FIG. 4 is a cross-sectional view taken along lines 4--4 of FIG. 1.
FIG. 5 is a cross-sectional view taken along lines 5--5 of FIG. 2.
FIG. 6 is a three dimensional view of a preferred embodiment of the jaw protector of this invention.
FIG. 7 is a cross-sectional view taken along lines 7--7 of FIG. 6.
As seen in FIGS. 1-5, a protective rib cage garment, denoted generally by the numeral 1, comprises liner cloth pieces 2 and 3 that each form a front section 4 and back section 5. Each piece 2 and 3 are connected on one side by laced strings 6 passing through eyelets 6A that extend from the bottom area 7 of each section 4 and 5 upward to a point 8 that leaves a sufficient opening 9 through which an arm can extend. Pieces 2 and 3 are connected in the front by a second laced string 10 passing through eyelets 10A. In the back, pieces 2 and 3 are connected together by stitching. In this manner, a vest shaped liner is formed.
Attached to the front and back sections 4 and 5 are overlapping flexible plastic or rubber flaps 11 that extend over the wearer's rib cage. Each flap 11 preferably comprises a relatively thin, convex shaped shock absorbing member 11A to which is attached, along the top portion of member 11A, a cloth piece 11B. This cloth piece 11B preferably extends across the entire top length of member 11A and then is bent back around so that it can be sewn to liner cloth pieces 2 or 3. In this manner, flap member 11A is hingedly connected and, thus, will move somewhat when being struck. Also, since it is preferred that member 11A be constructed of material having flexibility, it too will flatten somewhat out when being struck; thus, absorbing some of the force. Since flap members 11A are overlapped, their end 11C will rest on surface 11D of the adjacent lower flap member, which results in an even more resilient structure design, particularly when surface 11D is smooth.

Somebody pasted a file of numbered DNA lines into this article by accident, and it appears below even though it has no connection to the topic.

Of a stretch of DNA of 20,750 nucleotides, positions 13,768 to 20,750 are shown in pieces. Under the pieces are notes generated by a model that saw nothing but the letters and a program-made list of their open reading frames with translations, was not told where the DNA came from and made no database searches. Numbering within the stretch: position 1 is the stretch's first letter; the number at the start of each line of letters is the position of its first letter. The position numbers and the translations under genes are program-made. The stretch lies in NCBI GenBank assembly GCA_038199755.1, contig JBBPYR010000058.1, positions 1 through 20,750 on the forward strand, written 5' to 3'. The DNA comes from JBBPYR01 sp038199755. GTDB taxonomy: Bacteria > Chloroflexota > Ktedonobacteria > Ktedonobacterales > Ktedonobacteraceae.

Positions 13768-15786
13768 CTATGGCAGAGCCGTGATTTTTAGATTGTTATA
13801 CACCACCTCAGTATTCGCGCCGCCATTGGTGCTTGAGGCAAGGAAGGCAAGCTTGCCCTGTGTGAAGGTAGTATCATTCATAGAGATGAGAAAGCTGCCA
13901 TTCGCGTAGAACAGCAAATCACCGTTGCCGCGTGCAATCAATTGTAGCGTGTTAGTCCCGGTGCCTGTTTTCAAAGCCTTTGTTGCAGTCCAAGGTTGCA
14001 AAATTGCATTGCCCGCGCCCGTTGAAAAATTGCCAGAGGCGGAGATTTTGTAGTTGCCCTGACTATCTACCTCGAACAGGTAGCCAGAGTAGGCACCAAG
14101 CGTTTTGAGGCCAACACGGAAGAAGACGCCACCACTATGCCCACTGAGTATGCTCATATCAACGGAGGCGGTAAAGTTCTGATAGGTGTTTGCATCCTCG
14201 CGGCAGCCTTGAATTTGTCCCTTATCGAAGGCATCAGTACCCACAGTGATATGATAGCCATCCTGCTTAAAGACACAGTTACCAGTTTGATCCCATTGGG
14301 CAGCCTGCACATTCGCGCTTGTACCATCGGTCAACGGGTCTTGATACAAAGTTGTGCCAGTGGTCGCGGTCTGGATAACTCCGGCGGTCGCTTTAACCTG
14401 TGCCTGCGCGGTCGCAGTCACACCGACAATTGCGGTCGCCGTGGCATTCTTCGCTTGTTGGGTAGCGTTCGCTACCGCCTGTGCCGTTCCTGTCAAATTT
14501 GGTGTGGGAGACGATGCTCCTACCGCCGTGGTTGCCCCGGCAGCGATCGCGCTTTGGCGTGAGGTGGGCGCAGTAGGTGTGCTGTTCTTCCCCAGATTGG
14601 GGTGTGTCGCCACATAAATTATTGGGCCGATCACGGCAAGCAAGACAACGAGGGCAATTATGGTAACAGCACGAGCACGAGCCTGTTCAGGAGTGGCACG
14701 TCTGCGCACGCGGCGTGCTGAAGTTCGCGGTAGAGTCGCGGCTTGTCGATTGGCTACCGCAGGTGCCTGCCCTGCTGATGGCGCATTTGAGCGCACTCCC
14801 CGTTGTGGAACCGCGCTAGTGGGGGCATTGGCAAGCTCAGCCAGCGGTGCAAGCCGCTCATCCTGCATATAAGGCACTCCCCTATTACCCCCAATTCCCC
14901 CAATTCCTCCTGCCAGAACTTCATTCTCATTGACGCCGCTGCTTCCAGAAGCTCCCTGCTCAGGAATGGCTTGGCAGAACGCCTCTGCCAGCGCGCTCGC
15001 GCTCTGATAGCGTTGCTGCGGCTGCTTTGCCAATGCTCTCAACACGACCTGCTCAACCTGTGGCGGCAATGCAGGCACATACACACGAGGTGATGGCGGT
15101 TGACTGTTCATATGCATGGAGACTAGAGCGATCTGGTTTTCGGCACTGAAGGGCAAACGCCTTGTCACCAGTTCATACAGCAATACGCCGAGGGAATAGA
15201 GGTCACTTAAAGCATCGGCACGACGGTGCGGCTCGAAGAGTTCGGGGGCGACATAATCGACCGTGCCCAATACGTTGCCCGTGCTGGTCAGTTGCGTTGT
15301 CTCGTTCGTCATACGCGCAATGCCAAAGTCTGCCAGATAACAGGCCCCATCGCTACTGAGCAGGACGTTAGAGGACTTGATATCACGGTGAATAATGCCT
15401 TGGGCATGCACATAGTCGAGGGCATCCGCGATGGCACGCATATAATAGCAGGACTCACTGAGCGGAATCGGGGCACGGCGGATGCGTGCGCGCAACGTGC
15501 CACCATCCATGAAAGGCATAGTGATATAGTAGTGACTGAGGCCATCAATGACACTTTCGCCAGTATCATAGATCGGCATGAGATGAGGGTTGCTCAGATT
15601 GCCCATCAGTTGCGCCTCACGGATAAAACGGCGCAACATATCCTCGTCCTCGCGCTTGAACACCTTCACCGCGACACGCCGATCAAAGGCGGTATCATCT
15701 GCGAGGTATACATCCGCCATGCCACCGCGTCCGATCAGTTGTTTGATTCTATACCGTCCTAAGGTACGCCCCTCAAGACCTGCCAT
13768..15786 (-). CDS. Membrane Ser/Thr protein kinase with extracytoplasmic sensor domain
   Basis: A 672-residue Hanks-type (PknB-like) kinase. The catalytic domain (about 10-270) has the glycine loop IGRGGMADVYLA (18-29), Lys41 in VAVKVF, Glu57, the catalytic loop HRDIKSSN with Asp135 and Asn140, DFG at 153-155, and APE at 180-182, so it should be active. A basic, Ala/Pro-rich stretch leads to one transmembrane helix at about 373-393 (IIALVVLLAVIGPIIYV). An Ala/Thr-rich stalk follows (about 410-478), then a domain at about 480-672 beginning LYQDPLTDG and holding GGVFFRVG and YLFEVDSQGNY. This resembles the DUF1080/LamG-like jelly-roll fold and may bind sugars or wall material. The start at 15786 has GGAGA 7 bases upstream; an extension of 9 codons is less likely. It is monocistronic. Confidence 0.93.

In another preferred embodiment, rubber or cloth padding 12 is attached in conventional manner above flaps 11 to protect the chest and upper back and shoulder blade areas of the body. It is also noted that flaps 11 could also be secured to front and back sections by placing them in cloth pockets attached to the sections in a manner similar to that used for padding.
In still another preferred embodiment, spinal column flaps 13 are provided to prevent damage to the spinal column when the player is struck from the rear. These flaps are similar in construction to flaps 11, but are shaped to fit only over the spinal cord area as seen in FIG. 2. They are attached by sewing to liner cloth pieces 2 and 3.
As seen in FIGS. 6 and 7, a jaw protective garment, denoted generally by the numeral 14, is provided comprising a cloth strap piece 15 that fits over the top of a player's head and extends down each side of his face covering the back part of the player's jaw. At the bottom of each end of strap piece 15 are conventional snap connections 16 to which a chin strap 17 can attach to hold jaw protective garment 14 in place.
Attached to head piece 15 are flaps 18 similar in design to flaps 11, but shaped and positioned to cover the player's back jaw area.
There are, of course, many obvious modifications and other embodiments not specifically disclosed, but which are intended to be included within the scope of this invention as defined by the following claims.